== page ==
According to Cinema Blend on Monday, director of "Game of Throne's" Neil Marshall is indeed anxious to helm a solo "Black Widow" movie. Apparently, there's a demand for female-lead/solo movies featuring women and the director does indeed seem "hot to trot" to take command of a solo female film. For clarification, the director did mention it wasn't entirely relevant to him whether or not the leading lady in question would need to be a super hero.
In fact, he did draw an analogy of what he did desire, and ironically he had chosen the Lucy character in the movie "Lucy" that stars Scarlett Johansson. He feels he cannot relate to those that have super powers because they are indestructible and less believable. He proclaimed if someone with powers and special abilities do die, they wind up coming back to live later on. Marshall just feels he has to believe strongly in the character in order for it to be convincing.
The reporter that did the interview decided to draw Johansson's mention by Marshall into her Black Widow's character's "ties." The director thrillingly responded that he'd love to do a solo "Black Widow" movie. It seems by painting a picture first to the director and tying it in to other attributes between the actor, character, and story, there could be an exception made. After all, Agent Natalia Romanoff has no powers whatsoever, just honest to goodness hand-to-hand combat and weaponry training.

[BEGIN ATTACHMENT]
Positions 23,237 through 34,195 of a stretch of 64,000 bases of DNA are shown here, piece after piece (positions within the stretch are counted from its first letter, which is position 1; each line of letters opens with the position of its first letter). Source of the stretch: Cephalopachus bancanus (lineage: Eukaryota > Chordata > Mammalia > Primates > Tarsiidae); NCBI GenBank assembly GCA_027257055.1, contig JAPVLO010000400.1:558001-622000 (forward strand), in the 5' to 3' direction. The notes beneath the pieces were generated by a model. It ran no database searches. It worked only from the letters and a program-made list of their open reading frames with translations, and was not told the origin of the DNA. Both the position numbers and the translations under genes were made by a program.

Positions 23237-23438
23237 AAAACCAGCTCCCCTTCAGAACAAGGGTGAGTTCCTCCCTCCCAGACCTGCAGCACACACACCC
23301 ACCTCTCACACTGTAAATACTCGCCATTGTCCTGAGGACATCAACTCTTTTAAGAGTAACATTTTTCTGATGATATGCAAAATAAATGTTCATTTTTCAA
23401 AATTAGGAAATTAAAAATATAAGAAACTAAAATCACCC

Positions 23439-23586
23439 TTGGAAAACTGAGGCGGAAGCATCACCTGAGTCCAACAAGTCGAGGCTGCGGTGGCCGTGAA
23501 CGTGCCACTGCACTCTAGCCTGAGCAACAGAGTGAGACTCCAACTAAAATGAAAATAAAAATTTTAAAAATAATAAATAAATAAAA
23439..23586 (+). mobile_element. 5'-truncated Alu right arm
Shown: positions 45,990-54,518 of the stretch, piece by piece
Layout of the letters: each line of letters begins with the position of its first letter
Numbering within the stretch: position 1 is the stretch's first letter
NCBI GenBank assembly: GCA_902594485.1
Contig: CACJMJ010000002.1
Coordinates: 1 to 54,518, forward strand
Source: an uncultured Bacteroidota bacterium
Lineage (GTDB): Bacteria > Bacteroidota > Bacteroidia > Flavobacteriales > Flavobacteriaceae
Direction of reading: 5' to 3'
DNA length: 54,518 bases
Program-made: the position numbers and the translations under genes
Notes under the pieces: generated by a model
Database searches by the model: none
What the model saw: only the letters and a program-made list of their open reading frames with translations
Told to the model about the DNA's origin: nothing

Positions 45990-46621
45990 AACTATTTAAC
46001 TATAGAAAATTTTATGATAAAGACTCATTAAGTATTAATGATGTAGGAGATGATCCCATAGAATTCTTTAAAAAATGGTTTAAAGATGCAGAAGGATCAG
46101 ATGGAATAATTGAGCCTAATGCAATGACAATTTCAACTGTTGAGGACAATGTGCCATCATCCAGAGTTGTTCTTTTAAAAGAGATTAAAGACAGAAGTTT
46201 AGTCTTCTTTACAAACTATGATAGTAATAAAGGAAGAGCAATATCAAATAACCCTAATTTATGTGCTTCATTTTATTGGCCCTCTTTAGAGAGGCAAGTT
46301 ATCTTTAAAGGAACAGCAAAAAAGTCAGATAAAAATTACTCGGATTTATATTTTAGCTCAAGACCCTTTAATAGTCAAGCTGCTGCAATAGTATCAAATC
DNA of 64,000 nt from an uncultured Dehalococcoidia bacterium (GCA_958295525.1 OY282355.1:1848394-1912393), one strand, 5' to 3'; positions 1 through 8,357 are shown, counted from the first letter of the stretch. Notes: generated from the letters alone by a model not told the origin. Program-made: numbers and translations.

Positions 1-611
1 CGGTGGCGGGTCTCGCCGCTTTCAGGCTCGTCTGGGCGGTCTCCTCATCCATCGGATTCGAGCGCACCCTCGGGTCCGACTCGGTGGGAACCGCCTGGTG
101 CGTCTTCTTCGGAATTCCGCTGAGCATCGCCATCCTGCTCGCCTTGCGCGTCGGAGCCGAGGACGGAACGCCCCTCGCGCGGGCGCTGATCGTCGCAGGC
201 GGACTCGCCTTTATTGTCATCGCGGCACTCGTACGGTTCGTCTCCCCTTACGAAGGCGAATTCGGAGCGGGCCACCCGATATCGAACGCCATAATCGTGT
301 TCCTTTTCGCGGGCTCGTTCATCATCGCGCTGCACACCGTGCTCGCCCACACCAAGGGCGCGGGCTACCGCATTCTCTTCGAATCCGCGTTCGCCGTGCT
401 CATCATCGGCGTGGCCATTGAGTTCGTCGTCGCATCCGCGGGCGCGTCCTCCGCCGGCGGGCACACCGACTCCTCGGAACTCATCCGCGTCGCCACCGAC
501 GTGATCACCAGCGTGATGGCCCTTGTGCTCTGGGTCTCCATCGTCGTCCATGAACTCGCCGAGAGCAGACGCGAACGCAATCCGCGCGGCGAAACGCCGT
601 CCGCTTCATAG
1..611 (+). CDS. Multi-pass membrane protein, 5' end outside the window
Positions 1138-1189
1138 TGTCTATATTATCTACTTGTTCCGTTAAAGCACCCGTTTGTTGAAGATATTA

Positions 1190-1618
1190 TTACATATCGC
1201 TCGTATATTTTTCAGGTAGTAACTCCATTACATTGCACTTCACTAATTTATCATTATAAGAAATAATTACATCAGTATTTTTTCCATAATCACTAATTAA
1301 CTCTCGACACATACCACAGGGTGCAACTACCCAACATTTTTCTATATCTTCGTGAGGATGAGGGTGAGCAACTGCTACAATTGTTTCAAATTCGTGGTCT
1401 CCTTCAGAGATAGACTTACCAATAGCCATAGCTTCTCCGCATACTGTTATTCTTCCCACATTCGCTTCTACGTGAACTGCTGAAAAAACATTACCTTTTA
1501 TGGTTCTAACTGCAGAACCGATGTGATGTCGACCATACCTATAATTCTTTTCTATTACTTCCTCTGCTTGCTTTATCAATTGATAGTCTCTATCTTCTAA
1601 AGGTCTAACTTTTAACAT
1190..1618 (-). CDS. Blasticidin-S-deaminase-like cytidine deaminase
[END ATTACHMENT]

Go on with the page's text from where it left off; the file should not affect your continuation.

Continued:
"I would love to do a Black Widow movie. That’s perfect. I would love to do that. That character is really interesting, she doesn’t have any superpowers, she just has extraordinary skills, and the world that she comes from, being this ex-K.G.B. assassin, I find that really fascinating, yeah. I’d love to do a big splashy movie with a great female lead, but it has to be someone I can believe in."
It may be even though of that Marshall may figure this to be more of a spy/espionage-like character synonymous to the Tom Clancy series of novels. The "Game of Thrones" director gives unto the Black Widow character a distillation of her relationship with her cohorts, her darkness and wit, sex appeal, skills and prowess, all of which leads to a rather in-depth and involved character that some may wonder why someone has not given the green light to get the ball rolling on a "Black Widow" film. Perhaps even a "Marvel One-Shot" is due once again, but that's just mere speculation.